Andrew Pilsch Blog

Mina Loy Online :

We Turn Into Machines

24 Jun 2014

One of the singular (and few) pleasures of revising my book has been getting to learn about the poetry and manifesto writing of Mina Loy.

Mina Loy

I was incorporating her (that’s Mina Loy on the left) work into book edits because she’s an early critic of Italian futurism, based on the fact that she had affairs with F.T. Marinetti and Giovanni Papini and realized that the whole group were a bunch of idiot teenagers more interested in fast cars than changing the world. Moreover, in poems and manifestoes that Janet Lyon identifies as Loy’s futurist canon (“Parturition,” Songs to Joannes, “Aphorisms on Futurism,” “Feminist Manifesto,” The Sacred Prostitute, and The Pamperers), Loy offers a devastating critique of the futurists that not only fractures their worldview, but also fractures poetic language itself and manages to propose a counter-vision of technologically mediated evolution.

Her heavily experimental work, lost in the (masculine) codification of modernism prior to the 1980s, there has been a move to restore her place in the modernist canon. The publication of The Lost Lunar Baedeker in 1997 helped, as did the more recent publication of Stories and Essays of Mina Loy in 2011.

However, despite being in the public domain, her poems are not available in useable editions online. I say “useable” because Mina Loy was experimenting with the use of typography (especially dashes and spaces) to create meaning in her texts. The way in which she fragments lines, often within a single line. For instance, Songs to Joannes opens with:

Spawn   of    Fantasies
Silting the appraisable
Pig Cupid     his rosy snout

These gaps are intended and often change the meaning of the poem, which Janet Lyon argues are meant to help realize that “what the reader sees is subject to parallax shifting” as the poems in Songs shifts from what happened in a disastrous sexual relationship (based on Papini) to alternate timelines in which we are show the beauty that could have been.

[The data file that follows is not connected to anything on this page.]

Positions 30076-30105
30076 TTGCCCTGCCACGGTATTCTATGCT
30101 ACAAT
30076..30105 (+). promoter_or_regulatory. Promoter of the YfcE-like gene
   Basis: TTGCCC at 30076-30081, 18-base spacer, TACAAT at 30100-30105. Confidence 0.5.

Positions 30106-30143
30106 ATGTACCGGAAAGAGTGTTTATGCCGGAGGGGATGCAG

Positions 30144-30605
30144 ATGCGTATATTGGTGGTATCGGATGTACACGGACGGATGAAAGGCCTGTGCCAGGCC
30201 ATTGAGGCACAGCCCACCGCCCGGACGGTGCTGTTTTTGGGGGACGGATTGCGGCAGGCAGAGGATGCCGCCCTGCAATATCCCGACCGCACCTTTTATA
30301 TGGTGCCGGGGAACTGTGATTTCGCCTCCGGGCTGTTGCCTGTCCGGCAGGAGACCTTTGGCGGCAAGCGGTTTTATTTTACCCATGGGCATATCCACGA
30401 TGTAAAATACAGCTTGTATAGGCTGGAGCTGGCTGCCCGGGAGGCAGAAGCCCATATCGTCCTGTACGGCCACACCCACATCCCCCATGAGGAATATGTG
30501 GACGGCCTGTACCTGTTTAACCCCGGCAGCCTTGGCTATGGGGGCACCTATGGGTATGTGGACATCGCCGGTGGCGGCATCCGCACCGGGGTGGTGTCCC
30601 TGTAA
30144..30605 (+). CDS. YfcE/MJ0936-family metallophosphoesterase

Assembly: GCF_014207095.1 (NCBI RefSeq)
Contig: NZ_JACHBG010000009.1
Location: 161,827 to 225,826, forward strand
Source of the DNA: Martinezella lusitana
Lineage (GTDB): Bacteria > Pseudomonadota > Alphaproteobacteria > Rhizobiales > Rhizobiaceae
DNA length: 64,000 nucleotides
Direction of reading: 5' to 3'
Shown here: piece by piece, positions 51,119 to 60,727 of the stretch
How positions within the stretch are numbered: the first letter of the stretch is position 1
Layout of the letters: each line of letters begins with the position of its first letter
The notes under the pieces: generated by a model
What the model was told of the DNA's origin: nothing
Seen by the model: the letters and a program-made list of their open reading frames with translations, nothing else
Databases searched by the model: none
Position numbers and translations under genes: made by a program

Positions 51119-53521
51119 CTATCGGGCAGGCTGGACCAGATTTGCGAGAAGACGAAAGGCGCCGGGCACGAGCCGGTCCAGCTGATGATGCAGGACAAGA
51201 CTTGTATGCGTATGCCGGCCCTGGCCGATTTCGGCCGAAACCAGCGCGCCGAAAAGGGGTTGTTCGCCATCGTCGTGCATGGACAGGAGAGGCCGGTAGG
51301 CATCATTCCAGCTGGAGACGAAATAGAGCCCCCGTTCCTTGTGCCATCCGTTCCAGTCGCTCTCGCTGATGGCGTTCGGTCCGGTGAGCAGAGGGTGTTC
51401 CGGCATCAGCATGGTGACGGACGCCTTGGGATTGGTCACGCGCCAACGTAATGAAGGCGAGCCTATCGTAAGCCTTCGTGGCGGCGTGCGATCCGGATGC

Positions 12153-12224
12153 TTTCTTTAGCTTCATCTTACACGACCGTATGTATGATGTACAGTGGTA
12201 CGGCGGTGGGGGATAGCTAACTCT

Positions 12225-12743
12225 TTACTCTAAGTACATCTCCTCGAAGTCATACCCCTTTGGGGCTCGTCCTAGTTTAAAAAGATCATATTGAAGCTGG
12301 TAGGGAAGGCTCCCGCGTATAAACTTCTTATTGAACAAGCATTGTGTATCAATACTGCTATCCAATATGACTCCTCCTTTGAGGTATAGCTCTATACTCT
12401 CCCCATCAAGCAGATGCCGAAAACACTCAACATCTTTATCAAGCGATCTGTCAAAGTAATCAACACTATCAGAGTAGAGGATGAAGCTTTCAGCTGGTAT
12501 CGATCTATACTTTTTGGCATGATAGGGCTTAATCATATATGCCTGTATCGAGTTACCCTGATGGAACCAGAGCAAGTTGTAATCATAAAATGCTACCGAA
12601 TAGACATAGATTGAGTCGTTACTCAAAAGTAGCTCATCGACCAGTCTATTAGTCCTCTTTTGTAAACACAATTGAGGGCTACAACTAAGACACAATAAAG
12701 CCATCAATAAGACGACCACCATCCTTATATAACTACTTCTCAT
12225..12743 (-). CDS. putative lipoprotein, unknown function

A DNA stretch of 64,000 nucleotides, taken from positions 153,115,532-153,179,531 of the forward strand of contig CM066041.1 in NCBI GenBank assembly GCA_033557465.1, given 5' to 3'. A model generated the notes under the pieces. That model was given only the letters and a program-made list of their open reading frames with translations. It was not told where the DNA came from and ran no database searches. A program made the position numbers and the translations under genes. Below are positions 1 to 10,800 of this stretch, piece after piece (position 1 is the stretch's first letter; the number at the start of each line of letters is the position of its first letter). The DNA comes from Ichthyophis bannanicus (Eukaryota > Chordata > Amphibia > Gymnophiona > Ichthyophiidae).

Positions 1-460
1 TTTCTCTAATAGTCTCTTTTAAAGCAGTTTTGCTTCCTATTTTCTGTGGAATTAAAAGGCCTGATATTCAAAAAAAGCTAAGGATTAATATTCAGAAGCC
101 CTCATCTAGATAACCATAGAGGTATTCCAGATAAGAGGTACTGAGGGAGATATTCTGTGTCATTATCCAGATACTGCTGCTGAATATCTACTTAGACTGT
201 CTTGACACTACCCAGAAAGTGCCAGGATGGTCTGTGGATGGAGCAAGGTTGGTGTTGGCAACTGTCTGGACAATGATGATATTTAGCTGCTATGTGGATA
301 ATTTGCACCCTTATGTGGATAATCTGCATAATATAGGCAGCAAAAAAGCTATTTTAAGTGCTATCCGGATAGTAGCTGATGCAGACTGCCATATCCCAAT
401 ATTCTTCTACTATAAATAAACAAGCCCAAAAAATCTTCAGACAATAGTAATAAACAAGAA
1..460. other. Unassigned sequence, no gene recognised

I’m connecting all of this to an argument about the trope of cosmic consciousness in transhuman rhetoric, so it was incredibly frustrating that none of these texts are online with the spacing and formatting intact.

Until Now

What started out as something I was doing in my spare time, turned into an online resource and maybe even a digital humanities project in the course of a few weeks. I finally finished Songs to Joannes today, and the result is the launch of Mina Loy Online, a collection of the futurist canon texts written in Markdown and available for anyone who wants to read them in as close to their intended format as I can get them.

It turns out that doing this was very challenging. In addition to there not being any extant manuscripts of these texts to verify what Mina Loy intended for their appearance and spelling (many of the works were originally typeset and proofread by printers who neither spoke nor read English), the manner in which she messed with space is still difficult to accomplish in HTML and CSS. It ended up involving a lot of additional HTML spacing to get the texts formatted for online reading, but they are, I feel, very accurate and what Mina Loy might have wanted.

In addition to the online site, you can browse the source code on GitHub.

The difficulty of digitizing Loy’s poetry was an interesting experience given the lines in Mina Loy about “unnatural evolution” or this stanza from Songs to Joannes:

Licking the Arno
The little rosy
Tongue of Dawn
Interferes with our eyelashes
— — — — — — — —
We twiddle to it
Round and round
Faster
And turn into machines

— Mina Loy, Songs to Joannes

For all of her rhetoric of evolutionary futurism, her belief that globalization and mechanization put us on the cusp of a massive explosion in evolutionary consciousness and machinic embodiment, Mina Loy’s poetic texts still resist computerized patterns of reading and writing. Her work still resists becoming-data. In many ways, her’s is a revolution that has yet to come, a poetics of a shimmering futurity, just out of reach in the light of an alien moon.


Andrew Pilsch

Comments

comments powered by Disqus